IDEAS home Printed from
   My bibliography  Save this article

Roads: a utility in need of a strategy


  • Stephen Glaister
  • John W. Smith


British roads are under-supplied and irrationally priced. Estimates of the rate of economic return to investment are high. There is no mechanism for consumer protection and current attempts to record and publish the level of service are inadequate. This will persist until there is fundamental reform of the governance and--possibly--ownership of the major road network. The paper argues that the UK regulated utility model offers valuable insights. Other candidates are discussed for reform of corporate governance, accountability, charging, and funding. A reformed charging regime designed to deal with road congestion and other externalities would also help with the carbon emission problem. The paper discusses the division between: central government; new bodies to 'own' and regulate the assets; and local authorities. Even in the absence of direct user charging in the short term, there is a case for change to enhance the accountability of the national roads infrastructure provider to its customers. Copyright 2009, Oxford University Press.

Suggested Citation

  • Stephen Glaister & John W. Smith, 2009. "Roads: a utility in need of a strategy," Oxford Review of Economic Policy, Oxford University Press, vol. 25(3), pages 368-390, Autumn.
  • Handle: RePEc:oup:oxford:v:25:y:2009:i:3:p:368-390

    Download full text from publisher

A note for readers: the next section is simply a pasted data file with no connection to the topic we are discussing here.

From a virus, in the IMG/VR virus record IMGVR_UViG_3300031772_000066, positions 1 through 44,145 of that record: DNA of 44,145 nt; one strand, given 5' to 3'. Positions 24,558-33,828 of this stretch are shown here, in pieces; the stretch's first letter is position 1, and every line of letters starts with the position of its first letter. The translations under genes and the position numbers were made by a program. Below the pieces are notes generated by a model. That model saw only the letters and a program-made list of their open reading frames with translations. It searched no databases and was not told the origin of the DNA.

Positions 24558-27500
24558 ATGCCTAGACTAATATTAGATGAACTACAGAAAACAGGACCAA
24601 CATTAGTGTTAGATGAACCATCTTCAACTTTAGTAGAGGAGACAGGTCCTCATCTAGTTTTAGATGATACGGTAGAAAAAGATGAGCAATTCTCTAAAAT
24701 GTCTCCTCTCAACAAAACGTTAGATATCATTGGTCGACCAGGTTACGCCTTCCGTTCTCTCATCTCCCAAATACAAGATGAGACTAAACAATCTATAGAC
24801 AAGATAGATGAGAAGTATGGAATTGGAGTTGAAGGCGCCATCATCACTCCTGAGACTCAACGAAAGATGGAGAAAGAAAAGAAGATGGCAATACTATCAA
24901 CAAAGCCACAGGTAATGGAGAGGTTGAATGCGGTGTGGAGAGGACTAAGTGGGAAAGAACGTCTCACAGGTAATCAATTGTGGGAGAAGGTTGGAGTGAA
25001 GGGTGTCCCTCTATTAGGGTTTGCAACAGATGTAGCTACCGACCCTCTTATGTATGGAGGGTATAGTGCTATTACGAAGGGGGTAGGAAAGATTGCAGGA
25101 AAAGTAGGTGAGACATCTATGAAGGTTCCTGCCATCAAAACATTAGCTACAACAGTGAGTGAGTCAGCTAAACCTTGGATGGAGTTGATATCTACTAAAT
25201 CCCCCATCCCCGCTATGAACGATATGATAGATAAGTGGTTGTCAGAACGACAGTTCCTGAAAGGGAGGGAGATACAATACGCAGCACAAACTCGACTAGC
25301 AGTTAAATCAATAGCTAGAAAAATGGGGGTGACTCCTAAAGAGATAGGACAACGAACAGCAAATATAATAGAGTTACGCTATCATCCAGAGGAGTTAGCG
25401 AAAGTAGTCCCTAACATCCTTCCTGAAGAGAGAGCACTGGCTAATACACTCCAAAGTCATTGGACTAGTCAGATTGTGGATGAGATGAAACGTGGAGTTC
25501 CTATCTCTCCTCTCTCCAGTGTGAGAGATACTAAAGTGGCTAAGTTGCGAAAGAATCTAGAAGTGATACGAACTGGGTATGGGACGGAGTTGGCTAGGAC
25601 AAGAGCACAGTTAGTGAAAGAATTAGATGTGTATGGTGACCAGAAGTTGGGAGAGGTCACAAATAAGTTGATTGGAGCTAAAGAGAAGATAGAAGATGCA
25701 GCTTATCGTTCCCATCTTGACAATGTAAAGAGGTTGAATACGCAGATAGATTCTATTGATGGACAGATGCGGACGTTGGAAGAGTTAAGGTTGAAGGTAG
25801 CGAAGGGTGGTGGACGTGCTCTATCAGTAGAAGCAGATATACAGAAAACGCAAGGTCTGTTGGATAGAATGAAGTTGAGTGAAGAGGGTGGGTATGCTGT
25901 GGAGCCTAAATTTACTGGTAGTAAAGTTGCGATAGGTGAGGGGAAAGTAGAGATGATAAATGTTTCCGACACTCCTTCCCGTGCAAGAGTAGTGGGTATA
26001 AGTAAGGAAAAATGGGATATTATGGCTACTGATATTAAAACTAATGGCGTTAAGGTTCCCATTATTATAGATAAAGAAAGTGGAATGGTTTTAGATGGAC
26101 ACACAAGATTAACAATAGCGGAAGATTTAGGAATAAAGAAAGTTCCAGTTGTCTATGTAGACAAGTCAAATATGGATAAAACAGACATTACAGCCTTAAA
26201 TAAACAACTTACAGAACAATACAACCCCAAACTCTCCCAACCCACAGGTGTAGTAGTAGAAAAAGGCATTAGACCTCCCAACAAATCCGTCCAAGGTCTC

File URL:
    Download Restriction: Access to full text is restricted to subscribers.

    As the access to this document is restricted, you may want to search for a different version of it.


    Citations are extracted by the CitEc Project, subscribe to its RSS feed for this item.

    Cited by:

    1. Nicholas Crafts, 2013. "Returning to Growth: Policy Lessons from History," Fiscal Studies, Institute for Fiscal Studies, vol. 34(2), pages 255-282, June.

    More about this item


    Access and download statistics


    All material on this site has been provided by the respective publishers and authors. You can help correct errors and omissions. When requesting a correction, please mention this item's handle: RePEc:oup:oxford:v:25:y:2009:i:3:p:368-390. See general information about how to correct material in RePEc.

    For technical questions regarding this item, or to correct its authors, title, abstract, bibliographic or download information, contact: (Oxford University Press) or (Christopher F. Baum). General contact details of provider: .

    If you have authored this item and are not yet registered with RePEc, we encourage you to do it here. This allows to link your profile to this item. It also allows you to accept potential citations to this item that we are uncertain about.

    We have no references for this item. You can help adding them by using this form .

    If you know of missing items citing this one, you can help us creating those links by adding the relevant references in the same way as above, for each refering item. If you are a registered author of this item, you may also want to check the "citations" tab in your RePEc Author Service profile, as there may be some citations waiting for confirmation.

    Please note that corrections may take a couple of weeks to filter through the various RePEc services.

    IDEAS is a RePEc service hosted by the Research Division of the Federal Reserve Bank of St. Louis . RePEc uses bibliographic data supplied by the respective publishers.